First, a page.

My car had the legendary 4.7 V8 that is just about bulletproof. This was at the time, and I think still is, the only engine that you can get in a LC. Speaking of options, Toyota did not really give you a lot to choose from. You always got leather in 2005, and most of the time it was tan, but I think you could opt for a darker color. The rims were all the same, color choices were limited, and 3rd row seat standard. You could choose to get navigation, and a rear seat entertainment center. Also, your choice of fake wood trim, but mine had the basic trim. I really did not care about the options; I just was excited to get a LC that I thought I always wanted.

The longer I drove the car as my daily, the faster I realized that these cars are not what they are all cracked up to be. LC’s have a big cult following, almost bigger than the 4Runner community, and they are looked on like the almighty Toyota. This is one of the reasons that I really wanted one. I test drove several of them before I bought it, but having the car longer, I realized that maybe this was not the car. The main thing that really bothered me about this car was how incredibly slow it was. You could really lay into the pedal and it would just cruise. Another thing that drove me crazy was the rattling. I thought that these were supposed to be really well made, and attention to quality, but the split tailgate rattled to no end. I never had an issue with the split tailgate in any of my XC90’s, so I am not sure what happened there.

The car though was so incredibly smooth. The engine might be slow, but it was like silk. The transmission was like a big Caddy shifting through gears. The ride was decent, but I drove it mainly on well paved roads. The car was so comfortable, the seats were almost as comfy as my Volvo’s… almost. It really did drive like a new car in that regard. The doors would close with a firmness that made you think you were closing a S-Class’s doors. It was a really nice car, but I had plans for this car before I even bought it.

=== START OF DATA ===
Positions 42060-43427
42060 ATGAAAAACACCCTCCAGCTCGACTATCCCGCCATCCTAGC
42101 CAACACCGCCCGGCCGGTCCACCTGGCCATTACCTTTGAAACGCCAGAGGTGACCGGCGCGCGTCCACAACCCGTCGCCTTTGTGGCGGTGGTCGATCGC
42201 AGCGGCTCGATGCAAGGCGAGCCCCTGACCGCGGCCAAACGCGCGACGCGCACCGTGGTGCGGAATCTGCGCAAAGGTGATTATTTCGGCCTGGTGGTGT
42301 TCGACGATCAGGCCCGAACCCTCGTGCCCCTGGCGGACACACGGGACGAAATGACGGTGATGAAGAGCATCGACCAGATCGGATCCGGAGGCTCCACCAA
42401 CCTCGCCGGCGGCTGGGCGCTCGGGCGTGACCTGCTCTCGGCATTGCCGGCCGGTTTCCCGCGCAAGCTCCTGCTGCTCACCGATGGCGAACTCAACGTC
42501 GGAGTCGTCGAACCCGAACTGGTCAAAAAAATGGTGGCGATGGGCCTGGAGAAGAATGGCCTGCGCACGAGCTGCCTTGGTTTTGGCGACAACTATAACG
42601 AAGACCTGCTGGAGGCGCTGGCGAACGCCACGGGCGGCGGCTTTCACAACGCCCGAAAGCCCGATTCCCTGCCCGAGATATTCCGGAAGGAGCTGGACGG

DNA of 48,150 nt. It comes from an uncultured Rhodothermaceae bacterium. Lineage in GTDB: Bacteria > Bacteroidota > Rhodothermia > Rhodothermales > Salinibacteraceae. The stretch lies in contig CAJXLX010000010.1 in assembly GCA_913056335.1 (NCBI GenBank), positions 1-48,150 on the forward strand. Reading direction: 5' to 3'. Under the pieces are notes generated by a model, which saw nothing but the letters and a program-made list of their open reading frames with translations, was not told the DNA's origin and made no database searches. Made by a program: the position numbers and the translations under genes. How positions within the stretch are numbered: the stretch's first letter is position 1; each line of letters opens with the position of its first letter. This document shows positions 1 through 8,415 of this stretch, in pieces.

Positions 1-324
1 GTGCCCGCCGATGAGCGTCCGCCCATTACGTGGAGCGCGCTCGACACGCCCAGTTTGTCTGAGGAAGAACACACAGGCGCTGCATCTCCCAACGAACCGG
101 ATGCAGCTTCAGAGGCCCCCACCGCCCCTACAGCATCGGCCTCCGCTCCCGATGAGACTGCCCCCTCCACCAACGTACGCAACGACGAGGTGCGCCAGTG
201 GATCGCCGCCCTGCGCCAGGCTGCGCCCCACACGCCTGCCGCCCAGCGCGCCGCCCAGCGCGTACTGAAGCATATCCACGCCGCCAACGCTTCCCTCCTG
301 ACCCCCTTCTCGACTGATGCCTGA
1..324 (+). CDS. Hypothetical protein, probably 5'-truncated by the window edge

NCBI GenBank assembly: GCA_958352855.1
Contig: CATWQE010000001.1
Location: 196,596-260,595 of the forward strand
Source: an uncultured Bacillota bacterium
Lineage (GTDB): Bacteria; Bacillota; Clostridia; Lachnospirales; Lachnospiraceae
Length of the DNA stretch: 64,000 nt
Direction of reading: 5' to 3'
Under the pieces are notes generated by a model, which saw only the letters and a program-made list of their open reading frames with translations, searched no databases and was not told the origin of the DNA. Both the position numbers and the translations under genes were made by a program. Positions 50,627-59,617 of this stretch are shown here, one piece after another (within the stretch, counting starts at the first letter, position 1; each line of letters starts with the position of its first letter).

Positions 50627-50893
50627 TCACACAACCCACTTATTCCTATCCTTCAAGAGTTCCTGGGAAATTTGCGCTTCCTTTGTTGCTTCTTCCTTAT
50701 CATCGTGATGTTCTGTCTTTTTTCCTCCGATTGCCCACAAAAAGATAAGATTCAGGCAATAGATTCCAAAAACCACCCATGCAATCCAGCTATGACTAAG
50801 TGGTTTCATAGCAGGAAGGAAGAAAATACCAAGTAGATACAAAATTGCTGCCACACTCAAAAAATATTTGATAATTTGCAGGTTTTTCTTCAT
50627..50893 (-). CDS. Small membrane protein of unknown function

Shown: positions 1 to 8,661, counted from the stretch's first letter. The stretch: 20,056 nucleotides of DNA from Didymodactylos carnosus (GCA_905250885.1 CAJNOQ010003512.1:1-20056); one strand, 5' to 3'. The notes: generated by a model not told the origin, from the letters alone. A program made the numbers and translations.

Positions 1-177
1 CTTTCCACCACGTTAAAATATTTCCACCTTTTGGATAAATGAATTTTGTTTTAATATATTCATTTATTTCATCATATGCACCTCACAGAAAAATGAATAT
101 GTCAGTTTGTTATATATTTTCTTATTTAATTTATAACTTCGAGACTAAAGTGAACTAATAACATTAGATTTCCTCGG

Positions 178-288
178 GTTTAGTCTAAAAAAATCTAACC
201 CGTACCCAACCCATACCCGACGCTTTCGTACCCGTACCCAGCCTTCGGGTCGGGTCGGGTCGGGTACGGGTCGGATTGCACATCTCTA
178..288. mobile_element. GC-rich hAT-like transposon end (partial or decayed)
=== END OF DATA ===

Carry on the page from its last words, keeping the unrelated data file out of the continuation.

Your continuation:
My dad has always wanted a LC of this era. I knew that he would not buy himself one ever because he very tight with money. I knew that I wanted to buy one for a decent price, drive it a bit, and then put a bug into his ear about selling it to him. I also knew that if I bought one, he would be more comfortable in buying it from me. I think he really trusts me on car decisions, so if I bought it, it must be good. Once I got the car, he was over at my house the same day wanting to check it out. He loved it the first time he saw it. I began to ask him if he would want to buy it from me. At first he was against the idea, but the more he saw the car the more he was coming around to the idea. Eventually he asked me what I had in the car, and I told him and knew that he was thinking about it.

My dad did end up buying it from me, and he drove it quite a bit. He has a long commute, and wanted something that he could throw a bunch of miles on. He did end up selling the car after he went a different route in his cars altogether. He still talks about getting another one, but I don’t know if he ever will. In the end it was a great car, but not something I would sell the S80 again for. Now I can say that I owned one, and move on, but I don’t know that they are all what they are cracked up to be. Now on to the next.